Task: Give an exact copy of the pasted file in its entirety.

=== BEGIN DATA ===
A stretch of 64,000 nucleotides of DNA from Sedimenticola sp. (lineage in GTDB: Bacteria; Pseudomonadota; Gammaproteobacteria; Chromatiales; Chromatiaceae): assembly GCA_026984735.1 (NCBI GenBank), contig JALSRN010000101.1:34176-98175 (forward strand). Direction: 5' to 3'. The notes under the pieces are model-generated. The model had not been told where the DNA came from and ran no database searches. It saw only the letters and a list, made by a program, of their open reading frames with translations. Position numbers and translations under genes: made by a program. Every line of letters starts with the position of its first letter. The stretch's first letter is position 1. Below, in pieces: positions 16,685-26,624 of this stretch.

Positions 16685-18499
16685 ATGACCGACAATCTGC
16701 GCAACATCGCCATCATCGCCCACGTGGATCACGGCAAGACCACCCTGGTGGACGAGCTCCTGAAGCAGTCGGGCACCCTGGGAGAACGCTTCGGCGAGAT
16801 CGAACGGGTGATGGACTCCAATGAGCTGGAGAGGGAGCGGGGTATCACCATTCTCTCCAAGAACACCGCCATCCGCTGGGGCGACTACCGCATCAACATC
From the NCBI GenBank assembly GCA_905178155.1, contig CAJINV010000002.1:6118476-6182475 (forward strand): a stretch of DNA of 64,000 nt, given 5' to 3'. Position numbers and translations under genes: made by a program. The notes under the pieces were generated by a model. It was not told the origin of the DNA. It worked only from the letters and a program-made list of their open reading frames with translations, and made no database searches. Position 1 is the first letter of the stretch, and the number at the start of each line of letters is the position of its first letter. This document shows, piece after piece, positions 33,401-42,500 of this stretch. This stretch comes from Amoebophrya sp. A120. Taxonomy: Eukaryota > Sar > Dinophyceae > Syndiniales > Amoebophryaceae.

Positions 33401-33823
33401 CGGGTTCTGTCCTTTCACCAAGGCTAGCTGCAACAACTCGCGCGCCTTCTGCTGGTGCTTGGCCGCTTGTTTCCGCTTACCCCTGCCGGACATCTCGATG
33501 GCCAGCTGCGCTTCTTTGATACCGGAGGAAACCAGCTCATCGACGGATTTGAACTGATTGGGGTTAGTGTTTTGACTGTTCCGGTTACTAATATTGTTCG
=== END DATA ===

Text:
A stretch of 64,000 nucleotides of DNA from Sedimenticola sp. (lineage in GTDB: Bacteria; Pseudomonadota; Gammaproteobacteria; Chromatiales; Chromatiaceae): assembly GCA_026984735.1 (NCBI GenBank), contig JALSRN010000101.1:34176-98175 (forward strand). Direction: 5' to 3'. The notes under the pieces are model-generated. The model had not been told where the DNA came from and ran no database searches. It saw only the letters and a list, made by a program, of their open reading frames with translations. Position numbers and translations under genes: made by a program. Every line of letters starts with the position of its first letter. The stretch's first letter is position 1. Below, in pieces: positions 16,685-26,624 of this stretch.

Positions 16685-18499
16685 ATGACCGACAATCTGC
16701 GCAACATCGCCATCATCGCCCACGTGGATCACGGCAAGACCACCCTGGTGGACGAGCTCCTGAAGCAGTCGGGCACCCTGGGAGAACGCTTCGGCGAGAT
16801 CGAACGGGTGATGGACTCCAATGAGCTGGAGAGGGAGCGGGGTATCACCATTCTCTCCAAGAACACCGCCATCCGCTGGGGCGACTACCGCATCAACATC
From the NCBI GenBank assembly GCA_905178155.1, contig CAJINV010000002.1:6118476-6182475 (forward strand): a stretch of DNA of 64,000 nt, given 5' to 3'. Position numbers and translations under genes: made by a program. The notes under the pieces were generated by a model. It was not told the origin of the DNA. It worked only from the letters and a program-made list of their open reading frames with translations, and made no database searches. Position 1 is the first letter of the stretch, and the number at the start of each line of letters is the position of its first letter. This document shows, piece after piece, positions 33,401-42,500 of this stretch. This stretch comes from Amoebophrya sp. A120. Taxonomy: Eukaryota > Sar > Dinophyceae > Syndiniales > Amoebophryaceae.

Positions 33401-33823
33401 CGGGTTCTGTCCTTTCACCAAGGCTAGCTGCAACAACTCGCGCGCCTTCTGCTGGTGCTTGGCCGCTTGTTTCCGCTTACCCCTGCCGGACATCTCGATG
33501 GCCAGCTGCGCTTCTTTGATACCGGAGGAAACCAGCTCATCGACGGATTTGAACTGATTGGGGTTAGTGTTTTGACTGTTCCGGTTACTAATATTGTTCG